3 Credit Hours - This course covers the laws that govern sentencing process, prisoners’ rights and the rights of released offenders, and offenders sentenced to probation and intermediate sanctions. The course emphasizes United States Supreme Court cases and major lower court cases that have affected corrections. Prerequisite: CJ 101 and 224.

(Three Credit Hours) This course is designed to provide the instruction in the study of crimes, including major crimes, crimes against person, crimes against property, conspiracy, elements of proof, and the processes and procedures involved.

(3 credit hours) This course is designed as a capstone experience for all seniors in the criminal justice major. The course content will vary slightly with each offering. The course will basically cover in-depth analyses of problems and issues in the criminal justice system. The course also will provide students with information about opportunities for employment in the criminal justice field and graduate school. The course will use up-to-date texts and articles from professional journals. Students will be required to complete a major research paper on a topic chosen by the student and approved by the instructor. Successful completion of the course with a grade of “C” or better is required for graduation.

(3 Credit hours) This course combines economic theory with geography to address critical problems of growth, distribution, and development, along with their impact on international business. It introduces the student to the global economy in an era of shifting borders, restructuring economies, and regional realignments. Recent geopolitical changes are vividly portrayed in a series of superb full-color maps and striking photographs.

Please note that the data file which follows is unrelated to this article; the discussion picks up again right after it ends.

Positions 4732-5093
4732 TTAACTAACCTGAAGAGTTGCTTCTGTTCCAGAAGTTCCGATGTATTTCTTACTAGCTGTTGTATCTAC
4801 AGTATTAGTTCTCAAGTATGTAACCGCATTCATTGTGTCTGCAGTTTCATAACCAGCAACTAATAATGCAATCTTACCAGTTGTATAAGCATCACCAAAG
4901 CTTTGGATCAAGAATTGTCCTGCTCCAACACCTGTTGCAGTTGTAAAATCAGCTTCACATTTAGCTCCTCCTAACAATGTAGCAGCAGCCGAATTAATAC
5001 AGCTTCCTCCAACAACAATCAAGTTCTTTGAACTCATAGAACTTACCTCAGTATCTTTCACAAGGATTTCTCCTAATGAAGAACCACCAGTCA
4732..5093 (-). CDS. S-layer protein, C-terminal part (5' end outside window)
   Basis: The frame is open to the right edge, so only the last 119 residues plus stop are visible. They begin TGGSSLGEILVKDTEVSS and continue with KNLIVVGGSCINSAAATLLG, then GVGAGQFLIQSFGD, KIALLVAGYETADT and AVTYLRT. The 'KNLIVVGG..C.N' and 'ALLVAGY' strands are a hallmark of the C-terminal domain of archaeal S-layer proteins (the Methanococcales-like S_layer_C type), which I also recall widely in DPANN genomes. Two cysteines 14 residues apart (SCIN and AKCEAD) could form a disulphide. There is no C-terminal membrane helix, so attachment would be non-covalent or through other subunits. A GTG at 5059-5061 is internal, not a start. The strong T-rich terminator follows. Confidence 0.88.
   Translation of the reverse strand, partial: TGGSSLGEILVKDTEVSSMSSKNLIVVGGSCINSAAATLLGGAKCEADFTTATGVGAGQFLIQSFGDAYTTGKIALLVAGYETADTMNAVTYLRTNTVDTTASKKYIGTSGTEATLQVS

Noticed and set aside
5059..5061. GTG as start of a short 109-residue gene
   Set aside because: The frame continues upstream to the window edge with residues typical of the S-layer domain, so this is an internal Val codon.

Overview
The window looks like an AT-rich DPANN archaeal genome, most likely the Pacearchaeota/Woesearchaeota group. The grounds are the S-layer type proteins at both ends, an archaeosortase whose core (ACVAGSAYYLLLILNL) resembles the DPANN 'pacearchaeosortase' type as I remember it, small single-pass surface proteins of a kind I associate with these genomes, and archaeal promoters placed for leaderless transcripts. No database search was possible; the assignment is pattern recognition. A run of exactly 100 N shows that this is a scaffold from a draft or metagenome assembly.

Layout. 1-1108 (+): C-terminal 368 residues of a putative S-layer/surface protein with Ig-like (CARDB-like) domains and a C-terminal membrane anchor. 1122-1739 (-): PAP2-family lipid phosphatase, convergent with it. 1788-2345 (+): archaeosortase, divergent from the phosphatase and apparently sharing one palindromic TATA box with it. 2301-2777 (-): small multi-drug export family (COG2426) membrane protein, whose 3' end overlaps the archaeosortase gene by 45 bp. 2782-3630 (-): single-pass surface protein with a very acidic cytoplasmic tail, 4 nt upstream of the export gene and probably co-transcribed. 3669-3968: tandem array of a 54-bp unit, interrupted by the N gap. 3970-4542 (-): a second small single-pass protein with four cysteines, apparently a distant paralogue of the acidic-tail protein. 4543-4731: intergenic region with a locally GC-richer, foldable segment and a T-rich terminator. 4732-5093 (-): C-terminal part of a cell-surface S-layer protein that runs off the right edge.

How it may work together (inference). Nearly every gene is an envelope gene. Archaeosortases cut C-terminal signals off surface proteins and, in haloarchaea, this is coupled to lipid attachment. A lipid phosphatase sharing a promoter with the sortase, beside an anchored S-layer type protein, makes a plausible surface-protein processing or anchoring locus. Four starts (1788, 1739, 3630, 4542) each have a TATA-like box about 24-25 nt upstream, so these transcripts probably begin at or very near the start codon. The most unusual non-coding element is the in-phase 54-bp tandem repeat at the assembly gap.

Principles of Microeconomics (3 credit hours) is an introductory course concerned primarily with the functioning of specific parts of the economy. This course covers the theory of consumer behavior and firm behavior under varying degrees of competition; the determination of price in both product and resource markets; and application of the theory to current microeconomic problems.

This course explores standard and emergent technologies related to effective instruction and administrative operations within a school. Reliable and effective web-based communication and modalities of e-learning are examined, including the development of a school technology plan. This course will provide students with both the theoretical and the practical considerations for planning and implementing technology in public education settings. This course is designed so that students will gain an understanding of the role of the principal in moving beyond short-term thinking and helping schools move forward with technology